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The Saint's Vacation (1941)

Approved | | Crime, Drama, Mystery | 9 May 1941 (USA)
While on vacation, the Saint discovers a much-sought-after music box.

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(screenplay), (screenplay) | 1 more credit »
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Cast

Complete credited cast:
Hugh Sinclair ...
...
Arthur Macrae ...
Monty Hayward
...
Rudolph
...
Valerie (as Leueen Macgrath)
John Warwick ...
Gregory
Manning Whiley ...
Marko
...
Leighton
Ivor Barnard ...
Emil
Gordon McLeod ...
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Storyline

An otherwise innocuous-looking music box is the coveted macguffin that provokes treachery, robbery, torture, murder, and a chase across the Continent involving one of Simon Templar's greatest nemeses, Rudolph Hauser. "The Saint" is aided by amiable sidekick Monty Hatward and spunky girl reporter Mary Langdon. Written by duke1029@aol.com

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Genres:

Crime | Drama | Mystery

Certificate:

Approved | See all certifications »

Parents Guide:

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Details

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Language:

Release Date:

9 May 1941 (USA)  »

Also Known As:

A szentek vakációja  »

Company Credits

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Technical Specs

Runtime:

Sound Mix:

(Western Electric Mirrophonic Recording)

Aspect Ratio:

1.37 : 1
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Did You Know?

Trivia

Sally Gray appeared in an earlier entry in the series "The Saint in London" as Penny Parker, an entirely different character. See more »

Goofs

The railway engine shown in the train journey carrying the Saint, his friends and the bad guys is a different engine to that which eventually pulls into the station en route from where they all alight. See more »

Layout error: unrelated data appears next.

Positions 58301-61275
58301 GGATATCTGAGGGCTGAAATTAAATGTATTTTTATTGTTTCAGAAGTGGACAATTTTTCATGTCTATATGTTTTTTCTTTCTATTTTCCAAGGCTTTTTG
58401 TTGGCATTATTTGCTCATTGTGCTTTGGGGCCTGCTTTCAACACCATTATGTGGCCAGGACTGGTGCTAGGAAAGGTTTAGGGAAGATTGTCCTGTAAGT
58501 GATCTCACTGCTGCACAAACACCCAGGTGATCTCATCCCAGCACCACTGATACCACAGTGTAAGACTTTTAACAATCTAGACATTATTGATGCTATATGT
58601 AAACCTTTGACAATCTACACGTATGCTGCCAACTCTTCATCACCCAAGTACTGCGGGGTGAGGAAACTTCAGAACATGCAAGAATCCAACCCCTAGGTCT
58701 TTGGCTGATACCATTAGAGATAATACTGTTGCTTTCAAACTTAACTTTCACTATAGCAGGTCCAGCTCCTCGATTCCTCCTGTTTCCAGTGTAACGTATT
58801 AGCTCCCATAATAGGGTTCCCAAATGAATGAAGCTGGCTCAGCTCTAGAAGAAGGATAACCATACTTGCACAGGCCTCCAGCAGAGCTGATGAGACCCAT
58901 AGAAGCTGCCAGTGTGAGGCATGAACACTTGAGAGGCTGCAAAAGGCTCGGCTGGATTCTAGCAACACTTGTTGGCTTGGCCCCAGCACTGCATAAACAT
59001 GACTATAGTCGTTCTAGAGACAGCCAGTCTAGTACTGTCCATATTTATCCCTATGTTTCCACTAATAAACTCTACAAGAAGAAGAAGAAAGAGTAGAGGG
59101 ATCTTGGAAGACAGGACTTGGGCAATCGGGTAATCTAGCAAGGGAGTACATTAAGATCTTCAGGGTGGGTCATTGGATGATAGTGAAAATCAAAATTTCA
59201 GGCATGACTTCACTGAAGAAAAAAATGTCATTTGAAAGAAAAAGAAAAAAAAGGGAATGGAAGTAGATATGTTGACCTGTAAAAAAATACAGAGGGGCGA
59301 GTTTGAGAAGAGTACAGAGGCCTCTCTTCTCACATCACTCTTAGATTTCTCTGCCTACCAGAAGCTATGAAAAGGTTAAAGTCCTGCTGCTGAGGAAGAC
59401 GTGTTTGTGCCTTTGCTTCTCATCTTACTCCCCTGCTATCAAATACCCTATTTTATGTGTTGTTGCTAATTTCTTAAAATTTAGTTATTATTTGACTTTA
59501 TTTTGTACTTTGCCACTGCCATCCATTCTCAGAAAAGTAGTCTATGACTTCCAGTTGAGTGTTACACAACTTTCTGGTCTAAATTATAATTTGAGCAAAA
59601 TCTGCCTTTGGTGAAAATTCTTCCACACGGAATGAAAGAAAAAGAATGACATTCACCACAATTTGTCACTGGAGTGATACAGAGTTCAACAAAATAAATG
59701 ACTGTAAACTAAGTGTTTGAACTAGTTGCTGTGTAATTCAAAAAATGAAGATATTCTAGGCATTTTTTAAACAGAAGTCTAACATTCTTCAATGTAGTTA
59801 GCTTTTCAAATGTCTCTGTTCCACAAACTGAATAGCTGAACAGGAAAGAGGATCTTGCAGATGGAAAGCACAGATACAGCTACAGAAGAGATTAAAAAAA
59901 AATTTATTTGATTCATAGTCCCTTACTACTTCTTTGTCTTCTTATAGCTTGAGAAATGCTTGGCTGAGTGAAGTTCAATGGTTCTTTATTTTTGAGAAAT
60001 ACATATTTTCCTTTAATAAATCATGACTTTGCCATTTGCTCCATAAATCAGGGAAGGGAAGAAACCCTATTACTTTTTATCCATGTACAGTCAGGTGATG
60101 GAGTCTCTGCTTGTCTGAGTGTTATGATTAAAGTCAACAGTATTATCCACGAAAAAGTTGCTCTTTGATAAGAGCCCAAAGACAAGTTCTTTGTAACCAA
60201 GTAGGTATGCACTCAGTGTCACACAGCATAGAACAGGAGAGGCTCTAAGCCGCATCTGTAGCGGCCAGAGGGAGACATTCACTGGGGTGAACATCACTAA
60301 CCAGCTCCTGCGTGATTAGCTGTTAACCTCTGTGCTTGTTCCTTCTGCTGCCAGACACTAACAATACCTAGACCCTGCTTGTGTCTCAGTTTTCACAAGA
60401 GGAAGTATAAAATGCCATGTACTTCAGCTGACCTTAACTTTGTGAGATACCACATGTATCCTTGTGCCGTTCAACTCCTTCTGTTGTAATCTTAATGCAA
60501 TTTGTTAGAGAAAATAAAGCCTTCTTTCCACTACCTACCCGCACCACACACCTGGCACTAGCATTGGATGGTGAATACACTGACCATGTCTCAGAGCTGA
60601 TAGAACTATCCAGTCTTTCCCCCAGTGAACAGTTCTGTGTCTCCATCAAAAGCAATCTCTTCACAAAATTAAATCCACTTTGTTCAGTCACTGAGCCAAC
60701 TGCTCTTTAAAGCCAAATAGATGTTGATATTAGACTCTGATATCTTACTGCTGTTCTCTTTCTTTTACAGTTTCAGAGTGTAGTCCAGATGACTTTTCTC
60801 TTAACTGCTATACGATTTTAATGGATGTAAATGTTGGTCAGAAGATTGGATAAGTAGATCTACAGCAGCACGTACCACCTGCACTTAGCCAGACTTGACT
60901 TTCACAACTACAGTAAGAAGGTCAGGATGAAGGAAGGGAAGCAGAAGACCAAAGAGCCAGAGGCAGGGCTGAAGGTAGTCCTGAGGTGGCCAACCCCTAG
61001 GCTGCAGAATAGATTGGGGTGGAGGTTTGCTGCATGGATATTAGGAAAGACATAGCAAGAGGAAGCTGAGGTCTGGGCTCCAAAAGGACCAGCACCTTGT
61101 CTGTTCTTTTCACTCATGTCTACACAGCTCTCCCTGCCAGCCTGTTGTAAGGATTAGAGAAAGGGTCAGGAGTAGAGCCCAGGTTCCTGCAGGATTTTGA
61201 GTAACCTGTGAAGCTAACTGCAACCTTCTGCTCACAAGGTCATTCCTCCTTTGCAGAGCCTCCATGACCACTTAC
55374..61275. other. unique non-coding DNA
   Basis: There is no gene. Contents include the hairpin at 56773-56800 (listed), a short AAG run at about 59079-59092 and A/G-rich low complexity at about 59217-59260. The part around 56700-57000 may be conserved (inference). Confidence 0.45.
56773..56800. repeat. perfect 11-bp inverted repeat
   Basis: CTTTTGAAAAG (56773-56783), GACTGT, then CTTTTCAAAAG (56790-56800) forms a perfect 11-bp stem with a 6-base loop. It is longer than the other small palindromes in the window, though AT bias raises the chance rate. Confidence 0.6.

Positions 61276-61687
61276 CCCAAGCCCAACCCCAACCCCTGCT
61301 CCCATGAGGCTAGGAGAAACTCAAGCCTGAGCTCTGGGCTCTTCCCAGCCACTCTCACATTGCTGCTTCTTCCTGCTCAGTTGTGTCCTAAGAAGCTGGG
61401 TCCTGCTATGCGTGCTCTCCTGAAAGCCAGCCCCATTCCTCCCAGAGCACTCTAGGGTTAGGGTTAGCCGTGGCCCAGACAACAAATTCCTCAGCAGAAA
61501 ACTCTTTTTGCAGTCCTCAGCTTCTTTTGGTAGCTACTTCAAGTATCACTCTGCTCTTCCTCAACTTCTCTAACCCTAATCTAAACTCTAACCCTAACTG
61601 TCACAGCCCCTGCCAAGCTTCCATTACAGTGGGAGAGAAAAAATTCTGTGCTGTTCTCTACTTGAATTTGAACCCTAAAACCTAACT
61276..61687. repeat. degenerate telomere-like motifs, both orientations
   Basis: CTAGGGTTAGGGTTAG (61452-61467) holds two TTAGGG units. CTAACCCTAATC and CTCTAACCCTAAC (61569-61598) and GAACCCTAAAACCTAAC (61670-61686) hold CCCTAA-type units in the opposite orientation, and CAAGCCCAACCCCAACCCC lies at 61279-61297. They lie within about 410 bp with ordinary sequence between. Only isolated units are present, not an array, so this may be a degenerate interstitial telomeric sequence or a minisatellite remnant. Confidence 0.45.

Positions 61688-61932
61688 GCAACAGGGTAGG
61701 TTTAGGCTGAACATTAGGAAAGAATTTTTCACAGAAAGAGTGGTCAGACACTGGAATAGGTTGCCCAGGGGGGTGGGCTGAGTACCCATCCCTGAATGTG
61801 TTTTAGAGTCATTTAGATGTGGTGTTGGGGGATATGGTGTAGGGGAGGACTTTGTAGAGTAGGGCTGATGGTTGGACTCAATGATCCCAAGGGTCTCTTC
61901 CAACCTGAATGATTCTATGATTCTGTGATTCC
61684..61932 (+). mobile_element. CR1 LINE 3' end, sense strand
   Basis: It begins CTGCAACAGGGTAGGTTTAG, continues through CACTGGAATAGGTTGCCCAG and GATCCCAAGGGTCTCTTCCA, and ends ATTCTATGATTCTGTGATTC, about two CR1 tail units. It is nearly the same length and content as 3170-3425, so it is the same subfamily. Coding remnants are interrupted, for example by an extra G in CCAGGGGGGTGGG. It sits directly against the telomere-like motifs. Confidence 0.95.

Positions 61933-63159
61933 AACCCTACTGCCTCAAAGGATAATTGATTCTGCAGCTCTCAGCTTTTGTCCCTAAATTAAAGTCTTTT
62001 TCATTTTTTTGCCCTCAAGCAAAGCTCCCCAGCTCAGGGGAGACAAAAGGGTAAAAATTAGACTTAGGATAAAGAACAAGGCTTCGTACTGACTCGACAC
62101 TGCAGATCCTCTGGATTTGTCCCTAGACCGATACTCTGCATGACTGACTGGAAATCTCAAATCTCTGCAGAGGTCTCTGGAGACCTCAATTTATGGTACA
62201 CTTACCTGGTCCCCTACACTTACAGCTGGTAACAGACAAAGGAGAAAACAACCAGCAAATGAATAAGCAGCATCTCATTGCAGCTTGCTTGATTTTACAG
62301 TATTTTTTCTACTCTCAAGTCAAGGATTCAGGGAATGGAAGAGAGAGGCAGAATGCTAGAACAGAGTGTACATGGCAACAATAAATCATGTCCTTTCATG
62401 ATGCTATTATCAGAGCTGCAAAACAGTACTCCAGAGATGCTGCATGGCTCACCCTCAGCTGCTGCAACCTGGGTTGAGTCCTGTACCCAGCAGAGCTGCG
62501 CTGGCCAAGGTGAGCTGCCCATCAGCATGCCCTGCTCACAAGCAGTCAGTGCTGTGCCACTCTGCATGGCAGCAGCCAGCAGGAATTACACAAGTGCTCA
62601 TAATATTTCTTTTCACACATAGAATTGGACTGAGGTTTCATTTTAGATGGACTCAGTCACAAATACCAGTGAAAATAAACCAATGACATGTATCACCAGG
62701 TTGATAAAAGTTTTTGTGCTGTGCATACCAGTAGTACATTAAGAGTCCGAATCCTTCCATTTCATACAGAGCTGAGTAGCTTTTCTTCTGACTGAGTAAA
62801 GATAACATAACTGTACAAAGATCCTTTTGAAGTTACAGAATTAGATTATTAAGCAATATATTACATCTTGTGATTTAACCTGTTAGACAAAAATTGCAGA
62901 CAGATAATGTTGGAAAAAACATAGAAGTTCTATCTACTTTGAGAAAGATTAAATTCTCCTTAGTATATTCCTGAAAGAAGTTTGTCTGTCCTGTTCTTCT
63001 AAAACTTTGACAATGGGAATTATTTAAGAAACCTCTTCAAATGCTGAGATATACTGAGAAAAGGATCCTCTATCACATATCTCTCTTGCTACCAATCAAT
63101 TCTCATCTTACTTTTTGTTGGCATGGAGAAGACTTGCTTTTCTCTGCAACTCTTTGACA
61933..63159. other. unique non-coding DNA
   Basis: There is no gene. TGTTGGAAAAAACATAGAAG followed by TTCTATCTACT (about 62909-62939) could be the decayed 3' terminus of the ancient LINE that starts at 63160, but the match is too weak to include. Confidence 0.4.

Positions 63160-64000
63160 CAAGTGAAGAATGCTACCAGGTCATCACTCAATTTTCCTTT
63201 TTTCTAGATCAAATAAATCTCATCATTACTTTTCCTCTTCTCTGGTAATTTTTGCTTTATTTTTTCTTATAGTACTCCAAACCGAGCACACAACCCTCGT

Quotes

Monty Hayward: I refuse to be involved in this any further!
Mary Langdon: Is he really going?
Simon Templar, aka The Saint: Yes, as far as the bar.
See more »

Connections

Follows The Saint in London (1939) See more »

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User Reviews

 
Get back to work, for God's sake!
30 October 2005 | by (Derby, UK) – See all my reviews

I hadn't seen this one for nearly 20 years until tonight on cable, and an excellent watch it was at 58 minutes long. Necessarily then a fast paced thriller, the story lifted straight off The Lady Vanishes with Cecil Parker in both but having more immoral fibre in this as the Nazi. At least, I think he was on the Nazis side - nothing is made clear until the very end when this McGuffin is breezily explained by Felix Aylmer. Dressed to Kill provided another variant of this plot 5 years later for Holmes and Watson.

Basically everyone's after a mysterious box and prepared to kill for it. In one scene Parker coldly shoots dead two unarmed train guards for hindering him in his quest, even though we the audience know the whole episode was a deliberate false trail laid by (the apparently uncaring) Templar to throw the baddies off his track.

All it really needed was Charters and Caldicott in one of the foreign hotels arguing about cricket to complete the similarity to TLV. However, the former packed in some rather poor model shots for buildings etc whereas in TSV we're treated to some splendid Gothic Bavarian sets, of hotels, castles and woodland. I wonder what period film they were used for first? With all faults, still a nice little film.


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